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Op-ed: A perspective from the outside

4 min read

My name is Blake Matthews. I’m a 27 year-old Accountant who loves the racing industry - the punting, the horses and the excitement it all brings. I don’t belong to a family invested in racing, nor have a social circle consisting entirely of thoroughbred people.

But through my job and new friends, I have recently found a passion for the racing industry and am now a convert. I am a regular attendee at the track, a punter, and an owner. One of the people that has fallen in love with everything about the industry.

However, being outside the industry bubble - alongside the majority of my friends - I know the brutal reality of what it is like to try defend a sport that is increasingly falling out of touch with society. This week I have been relentlessly defending the industry, especially those currently on the fence about racing, which is most of young Australia. These people are having a hard time becoming invested in the industry, and the events of the Melbourne Cup were a huge amplification of this.

Young people are having a hard time becoming invested in the racing industry

"My generation are the future of the industry. The future big punters, the future owners, the future Everest slot holders." - Blake Matthews

My generation are the future of the industry. The future big punters, the future owners, the future Everest slot holders. The future that will support this industry and keep it thriving.

And whilst everyone within the industry may realise that the death of The Cliffsofmoher was an anomaly, no one outside the industry knows this. What they see is 6 deaths in the last 5 Melbourne Cups, and think this is unacceptable. And frankly, they are right.

The Cliffsofmoher

I spoke with my girlfriend about her Melbourne Cup day on Tuesday evening, and her overwhelming concern was why a horse died in our biggest race of the year.

Her most poignant question, however, was why the racing pages she follows on social media have not addressed the concerns. If racing deaths are such an anomaly, why is the industry not defending itself? Why does it get swept under the carpet and not discussed? To that, it appears no one has an answer.

"If racing deaths are such an anomaly, why is the industry not defending itself?" - Blake Matthews

My girlfriend, like many others on the fence about horse racing, didn’t immediately jump to the radical conclusions brandished about by activists. She wanted to know the facts and learn about the processes in place to protect the animals.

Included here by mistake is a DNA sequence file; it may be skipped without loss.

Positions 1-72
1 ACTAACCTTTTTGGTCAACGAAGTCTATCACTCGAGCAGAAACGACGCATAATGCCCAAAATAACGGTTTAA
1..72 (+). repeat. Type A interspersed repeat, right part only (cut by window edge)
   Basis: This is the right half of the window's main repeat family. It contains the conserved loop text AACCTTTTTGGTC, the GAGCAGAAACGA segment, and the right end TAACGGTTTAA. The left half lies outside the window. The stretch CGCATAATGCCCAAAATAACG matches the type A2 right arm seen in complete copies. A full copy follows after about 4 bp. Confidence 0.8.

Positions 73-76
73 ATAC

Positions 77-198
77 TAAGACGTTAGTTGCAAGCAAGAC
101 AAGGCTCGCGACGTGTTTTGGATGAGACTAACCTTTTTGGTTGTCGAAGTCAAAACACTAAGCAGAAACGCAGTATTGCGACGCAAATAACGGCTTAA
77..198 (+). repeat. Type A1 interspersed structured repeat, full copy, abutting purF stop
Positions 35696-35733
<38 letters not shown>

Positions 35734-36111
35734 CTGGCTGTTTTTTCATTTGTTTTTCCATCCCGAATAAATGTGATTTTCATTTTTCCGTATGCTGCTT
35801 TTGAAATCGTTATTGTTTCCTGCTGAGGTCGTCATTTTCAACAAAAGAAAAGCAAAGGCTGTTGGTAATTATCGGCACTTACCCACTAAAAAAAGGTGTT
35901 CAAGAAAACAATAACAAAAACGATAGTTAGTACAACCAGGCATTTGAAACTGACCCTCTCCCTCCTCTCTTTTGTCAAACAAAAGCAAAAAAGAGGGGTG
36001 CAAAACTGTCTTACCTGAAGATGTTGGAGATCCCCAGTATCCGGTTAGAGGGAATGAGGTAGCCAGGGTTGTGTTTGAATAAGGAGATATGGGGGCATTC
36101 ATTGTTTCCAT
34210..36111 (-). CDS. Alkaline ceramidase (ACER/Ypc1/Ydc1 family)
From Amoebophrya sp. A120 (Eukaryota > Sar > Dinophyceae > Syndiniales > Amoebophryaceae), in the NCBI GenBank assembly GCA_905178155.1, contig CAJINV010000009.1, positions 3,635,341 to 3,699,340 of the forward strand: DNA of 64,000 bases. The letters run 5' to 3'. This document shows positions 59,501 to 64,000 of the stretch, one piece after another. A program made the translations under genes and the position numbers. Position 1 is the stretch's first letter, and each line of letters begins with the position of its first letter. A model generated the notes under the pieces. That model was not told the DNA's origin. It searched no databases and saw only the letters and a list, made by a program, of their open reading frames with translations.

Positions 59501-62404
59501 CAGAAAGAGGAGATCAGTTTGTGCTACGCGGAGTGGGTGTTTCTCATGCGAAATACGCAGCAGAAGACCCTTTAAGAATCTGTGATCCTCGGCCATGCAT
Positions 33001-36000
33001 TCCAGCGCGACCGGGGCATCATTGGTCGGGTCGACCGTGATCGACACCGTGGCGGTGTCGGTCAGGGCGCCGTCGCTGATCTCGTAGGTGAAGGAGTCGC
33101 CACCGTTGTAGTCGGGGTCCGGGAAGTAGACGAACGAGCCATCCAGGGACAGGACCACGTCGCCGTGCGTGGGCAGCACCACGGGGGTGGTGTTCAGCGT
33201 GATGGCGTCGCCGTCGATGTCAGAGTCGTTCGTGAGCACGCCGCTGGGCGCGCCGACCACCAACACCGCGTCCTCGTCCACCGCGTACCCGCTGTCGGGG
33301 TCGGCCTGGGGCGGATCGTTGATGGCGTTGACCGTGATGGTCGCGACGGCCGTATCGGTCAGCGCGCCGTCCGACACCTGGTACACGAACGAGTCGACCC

I want this information publicly available too, published by a reputable source such as Racing Australia. So when I get tagged and bagged for supporting a “cruel sport”, I can hit back with an up-to-date, accurate article, video or infographic that explains the real truth. Racing Australia have an invaluable opportunity to load the industry’s army of supporters with the defence mechanisms to save the industry - give us the content and we will do the defending!

"Racing Australia have an invaluable opportunity to load the industry’s army of supporters with the defence mechanisms to save the industry - give us the content and we will do the defending!" - Blake Matthews

Whilst the media continues to bash horse racing today as cruel and inhumane, the industry should be equally vocal about the reality of the situation and how it is trying to work towards a target of 0 deaths. Show the drug testing and vet check systems that are in place. Explain there are over 30,000 race horses in work this year, and a minuscule proportion will ever succumb to an on-track injury. Highlight the reality that the whip doesn’t hurt the horse but is mainly an education tool. That bleeding from the nostrils is heavily regulated and monitored. Give us some pro-active work to counter these arguments that come each and every year.

We want the cold hard Australia-wide facts on the industry to actually address the core issues and refute rubbish published by the RSPCA and others.

Whilst some people will always oppose racing, there are a majority of people in the younger demographics who are currently on the fence. Radio silence from the industry ensures they will continue to slowly slip out of grasp.

The industry is very fortunate that it has a 3 minute window once a year where 90% of tomorrow’s enthusiasts are watching the sport. We still have a small chance to salvage this industry from it’s own demise. It’s time the industry gave us what we need to help in this quest.